Thinking about Layouts
After I finished the geoprocessing, I began to think about the type of layout that would best fit the data and idea I was trying to convey. Inherently less straight-forward and more creatively oriented than geoprocessing, gives a huge amount of freedom to make a compelling and visual product reflecting my design style.
In both maps, I prioritize simplicity in color and layout. Maps 1 and 2 use a straightforward gradient of one hue, while Map 3 uses contrasting colors to help one shapefile stand out against the other. The background frame of the US states and cities/well are grey to offer the viewer a familiar context, but avoid distracting from the main message of the graphic.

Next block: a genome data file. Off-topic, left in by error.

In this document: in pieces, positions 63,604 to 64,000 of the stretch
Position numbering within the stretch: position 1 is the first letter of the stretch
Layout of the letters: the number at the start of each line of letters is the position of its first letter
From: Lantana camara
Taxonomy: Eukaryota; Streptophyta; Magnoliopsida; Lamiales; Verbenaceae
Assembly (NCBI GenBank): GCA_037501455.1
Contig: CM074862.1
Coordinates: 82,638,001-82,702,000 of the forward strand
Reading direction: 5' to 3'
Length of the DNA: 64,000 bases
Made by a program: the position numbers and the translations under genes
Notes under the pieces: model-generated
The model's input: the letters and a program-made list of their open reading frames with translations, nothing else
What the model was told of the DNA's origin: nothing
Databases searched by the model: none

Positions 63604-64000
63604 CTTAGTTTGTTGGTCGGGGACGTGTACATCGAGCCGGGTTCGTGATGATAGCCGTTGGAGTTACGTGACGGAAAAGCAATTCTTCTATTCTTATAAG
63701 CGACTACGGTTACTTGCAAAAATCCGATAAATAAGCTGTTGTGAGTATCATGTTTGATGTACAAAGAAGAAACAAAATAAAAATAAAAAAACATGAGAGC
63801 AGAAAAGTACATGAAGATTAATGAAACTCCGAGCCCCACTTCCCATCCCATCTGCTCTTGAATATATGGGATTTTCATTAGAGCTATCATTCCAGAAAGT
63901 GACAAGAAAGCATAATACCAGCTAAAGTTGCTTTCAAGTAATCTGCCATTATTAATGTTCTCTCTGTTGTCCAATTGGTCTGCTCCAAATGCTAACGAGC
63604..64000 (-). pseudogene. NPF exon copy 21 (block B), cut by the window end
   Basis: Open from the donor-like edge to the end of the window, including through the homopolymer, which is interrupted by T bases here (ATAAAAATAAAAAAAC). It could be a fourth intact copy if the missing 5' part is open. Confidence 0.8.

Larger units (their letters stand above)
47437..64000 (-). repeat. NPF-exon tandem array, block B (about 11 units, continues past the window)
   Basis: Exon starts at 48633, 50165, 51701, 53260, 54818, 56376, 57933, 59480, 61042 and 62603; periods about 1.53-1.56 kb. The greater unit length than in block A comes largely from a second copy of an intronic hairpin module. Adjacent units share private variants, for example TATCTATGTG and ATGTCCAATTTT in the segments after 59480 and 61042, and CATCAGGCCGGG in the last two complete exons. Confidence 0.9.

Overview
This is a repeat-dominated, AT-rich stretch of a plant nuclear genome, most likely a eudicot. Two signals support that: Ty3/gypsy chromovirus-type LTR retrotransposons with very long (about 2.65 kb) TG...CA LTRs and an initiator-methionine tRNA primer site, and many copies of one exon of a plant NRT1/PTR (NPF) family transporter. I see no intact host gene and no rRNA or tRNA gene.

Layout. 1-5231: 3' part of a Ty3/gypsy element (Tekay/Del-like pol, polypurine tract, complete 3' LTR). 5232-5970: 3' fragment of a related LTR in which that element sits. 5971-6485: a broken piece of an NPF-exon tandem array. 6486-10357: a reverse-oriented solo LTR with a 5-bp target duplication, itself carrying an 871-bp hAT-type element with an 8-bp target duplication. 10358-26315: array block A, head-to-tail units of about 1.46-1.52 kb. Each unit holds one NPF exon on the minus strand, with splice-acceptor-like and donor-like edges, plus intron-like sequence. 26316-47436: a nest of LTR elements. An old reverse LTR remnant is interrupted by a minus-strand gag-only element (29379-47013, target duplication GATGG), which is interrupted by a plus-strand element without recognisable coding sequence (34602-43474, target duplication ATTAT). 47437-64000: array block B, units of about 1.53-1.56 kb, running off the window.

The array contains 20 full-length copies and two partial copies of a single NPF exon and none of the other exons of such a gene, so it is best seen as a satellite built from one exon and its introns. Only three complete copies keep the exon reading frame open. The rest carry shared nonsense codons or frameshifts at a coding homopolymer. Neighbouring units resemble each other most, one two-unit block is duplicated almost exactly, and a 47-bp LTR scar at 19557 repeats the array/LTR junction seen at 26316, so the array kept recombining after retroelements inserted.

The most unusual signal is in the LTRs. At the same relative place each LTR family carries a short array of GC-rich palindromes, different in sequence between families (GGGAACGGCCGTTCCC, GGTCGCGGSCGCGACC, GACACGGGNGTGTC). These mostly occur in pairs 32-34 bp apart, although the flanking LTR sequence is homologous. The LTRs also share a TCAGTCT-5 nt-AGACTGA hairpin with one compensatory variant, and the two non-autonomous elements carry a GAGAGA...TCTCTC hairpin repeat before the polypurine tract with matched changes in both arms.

Most important to me is a balanced layout: arranging elements in a way that makes clear the overall trends in data, without missing the small, but important details that are difficult to pick out from a distance. These small scale items lend themselves nicely to inset maps - Denver and the South/Southeast in Map 1, and for the five western Shale Basins in Map 2.
For typefacing, a thin white stroke for the labeling allows the dark text to be more easily read on top of the colored shapefiles. More generally, I drew inspiration from work by the The New York Times, The Washington Post and The Atlantic.